For the second time in three days, twin bombs tore through a busy Baghdad street, killing at least eight people Wednesday and harking back to a terrorist tactic used when sectarian violence was at its height. In southern Iraq, seven U.S. troops died when their helicopter crashed early today outside Basra.
A U.S. military spokesman said no hostile fire was suspected in the crash of the CH-47 Chinook, which went down about 12:01 a.m. It was part of an aerial convoy from Kuwait to Balad, north of Baghdad, a military statement said. The last time the U.S. lost seven troops in a day was five months ago, on April 16.
Separately, the U.S. military announced that two soldiers died Wednesday of non-combat causes. At least 4,168 U.S. soldiers have died in Iraq since March 2003.
Also Wednesday, Prime Minister Nouri Maliki said agreement was not imminent in negotiations between the Iraqi and U.S. governments over the future of U.S. troops in Iraq. The deadline for reaching an agreement is Dec. 31, when the U.N. mandate governing the U.S. presence here expires.
Maliki, speaking at a meeting of satellite TV executives, said the U.N. Security Council would have to extend its mandate if an accord was not reached. But he warned that an extension was far from guaranteed, given Russia’s sour relations with the U.S.
This would leave “the Americans in a critical stage without a legal cover” to be in Iraq, Maliki said. “We hope there will be flexibility from the American side, because the Iraqi side demonstrated flexibility.”
His comments and the day’s violence were particularly biting after weeks of relative quiet and assurances from Iraqi and U.S. officials that differences could be smoothed out.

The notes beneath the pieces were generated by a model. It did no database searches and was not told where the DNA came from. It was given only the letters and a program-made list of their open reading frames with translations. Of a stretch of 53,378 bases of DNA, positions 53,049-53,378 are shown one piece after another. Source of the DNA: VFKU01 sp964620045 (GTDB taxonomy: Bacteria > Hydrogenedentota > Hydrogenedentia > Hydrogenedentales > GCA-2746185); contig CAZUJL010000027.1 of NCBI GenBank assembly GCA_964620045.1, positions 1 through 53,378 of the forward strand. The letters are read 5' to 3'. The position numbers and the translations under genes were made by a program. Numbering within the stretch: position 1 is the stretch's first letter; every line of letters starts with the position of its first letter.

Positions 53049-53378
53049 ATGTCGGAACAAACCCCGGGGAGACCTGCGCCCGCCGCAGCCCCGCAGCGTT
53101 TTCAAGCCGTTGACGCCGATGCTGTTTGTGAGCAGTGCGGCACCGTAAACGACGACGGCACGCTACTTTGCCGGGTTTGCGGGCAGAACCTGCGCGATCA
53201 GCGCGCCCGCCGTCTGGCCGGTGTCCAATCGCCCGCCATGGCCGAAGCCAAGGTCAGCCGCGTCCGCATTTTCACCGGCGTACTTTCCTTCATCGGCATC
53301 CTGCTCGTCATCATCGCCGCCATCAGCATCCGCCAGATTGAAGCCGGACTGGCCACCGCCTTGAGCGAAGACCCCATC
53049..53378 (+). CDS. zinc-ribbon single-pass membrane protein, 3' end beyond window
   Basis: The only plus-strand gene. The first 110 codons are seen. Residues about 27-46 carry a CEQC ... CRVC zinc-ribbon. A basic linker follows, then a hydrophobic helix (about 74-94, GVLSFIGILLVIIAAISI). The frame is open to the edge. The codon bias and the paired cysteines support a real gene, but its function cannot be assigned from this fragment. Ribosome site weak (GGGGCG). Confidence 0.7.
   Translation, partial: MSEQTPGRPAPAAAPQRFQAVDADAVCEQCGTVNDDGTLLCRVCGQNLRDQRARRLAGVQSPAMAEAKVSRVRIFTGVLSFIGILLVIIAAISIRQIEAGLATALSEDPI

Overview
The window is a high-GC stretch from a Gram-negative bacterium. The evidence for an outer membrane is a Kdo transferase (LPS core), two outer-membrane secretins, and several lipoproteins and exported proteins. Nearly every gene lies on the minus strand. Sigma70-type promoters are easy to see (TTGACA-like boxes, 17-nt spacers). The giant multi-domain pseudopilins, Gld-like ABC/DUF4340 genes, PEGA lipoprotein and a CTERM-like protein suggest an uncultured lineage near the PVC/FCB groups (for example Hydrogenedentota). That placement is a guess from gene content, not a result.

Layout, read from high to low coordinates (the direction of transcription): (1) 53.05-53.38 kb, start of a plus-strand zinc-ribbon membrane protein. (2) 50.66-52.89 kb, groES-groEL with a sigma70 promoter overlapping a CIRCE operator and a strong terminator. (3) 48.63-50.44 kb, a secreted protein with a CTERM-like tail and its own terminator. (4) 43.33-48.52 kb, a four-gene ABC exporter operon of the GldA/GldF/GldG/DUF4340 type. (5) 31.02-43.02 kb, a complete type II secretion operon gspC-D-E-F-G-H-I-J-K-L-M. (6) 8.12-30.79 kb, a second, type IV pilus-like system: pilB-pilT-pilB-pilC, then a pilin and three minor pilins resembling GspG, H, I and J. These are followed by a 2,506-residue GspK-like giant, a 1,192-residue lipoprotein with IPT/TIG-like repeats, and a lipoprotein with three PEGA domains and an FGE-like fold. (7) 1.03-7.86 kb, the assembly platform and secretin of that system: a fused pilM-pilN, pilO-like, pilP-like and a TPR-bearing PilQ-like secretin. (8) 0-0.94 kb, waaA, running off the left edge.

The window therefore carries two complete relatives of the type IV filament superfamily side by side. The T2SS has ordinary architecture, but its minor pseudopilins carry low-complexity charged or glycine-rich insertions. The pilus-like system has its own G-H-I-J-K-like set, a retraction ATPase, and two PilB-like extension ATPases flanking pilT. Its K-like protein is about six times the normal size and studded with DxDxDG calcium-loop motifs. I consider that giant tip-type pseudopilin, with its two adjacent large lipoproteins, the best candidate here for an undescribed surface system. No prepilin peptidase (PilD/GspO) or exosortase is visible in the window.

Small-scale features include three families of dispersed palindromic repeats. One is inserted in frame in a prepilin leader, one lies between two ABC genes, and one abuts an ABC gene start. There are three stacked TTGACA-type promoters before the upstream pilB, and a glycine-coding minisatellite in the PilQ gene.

Police said the bombs went off five minutes apart in west Baghdad’s Harthiya neighborhood, along a street lined with currency-exchange houses and a private hospital. They put the number of wounded at 20.
On Monday, two bombs went off minutes apart in east Baghdad, killing at least 13 people. In both cases, the bombs were placed in separate cars, parked on the street.
Insurgents frequently used multiple bombs last year to maximize casualties. Often the second would go off after people had rushed to the site of the first blast.
Also Wednesday, in the northern city of Mosul, the capital of Nineveh province, gunmen assassinated a top aide to the governor as the aide left a mosque. Nineveh is a stronghold of Sunni Arab insurgents loyal to Al Qaeda in Iraq, who have defied a major Iraqi and U.S. military presence in the region.
U.S. military officials say violence directed at Iraqi civilians and U.S. and Iraqi security forces is down 80% compared with 18 months ago. They warn, however, that the relative calm is not necessarily permanent. In the last week, Iraqi police say, 99 people have died in bombings of various scales across the country, including smaller roadside explosions and more deadly car bombings.
But the U.S. military is under pressure to reduce the size of its forces here, and Maliki made it clear that his government would not budge on its demand that all U.S. troops leave by the end of 2011.
Maliki also said the question of immunity for U.S. troops was “the core issue” blocking the agreement. He said he is demanding that U.S. troops be subjected to Iraqi prosecution for crimes or errors committed outside of military operations, and in some cases, during such missions.
“They do not accept this,” Maliki said of U.S. officials, who have refused to discuss the negotiations publicly.
Maliki also said Iraq wants American forces out of its cities and confined to bases on their outskirts by June 30.
Maliki added that if Iraq requested an extension of the U.N. mandate, it would attach conditions related to immunity and other issues sure to be unacceptable to the Americans.
U.S. officials have warned against a too-quick withdrawal, something they say could hinder security if Iraqi forces are not ready to take over. Some Iraqis agree.
“Our society has much to fear and worries about the deterioration of security after we’ve had this breath of fresh air,” said Hayder Adel, a high school teacher in east Baghdad. “I believe our future is unpredictable and I don’t want to take any chances of the security vacuum” if U.S. forces leave.
Special correspondents in Baghdad and Mosul contributed to this report.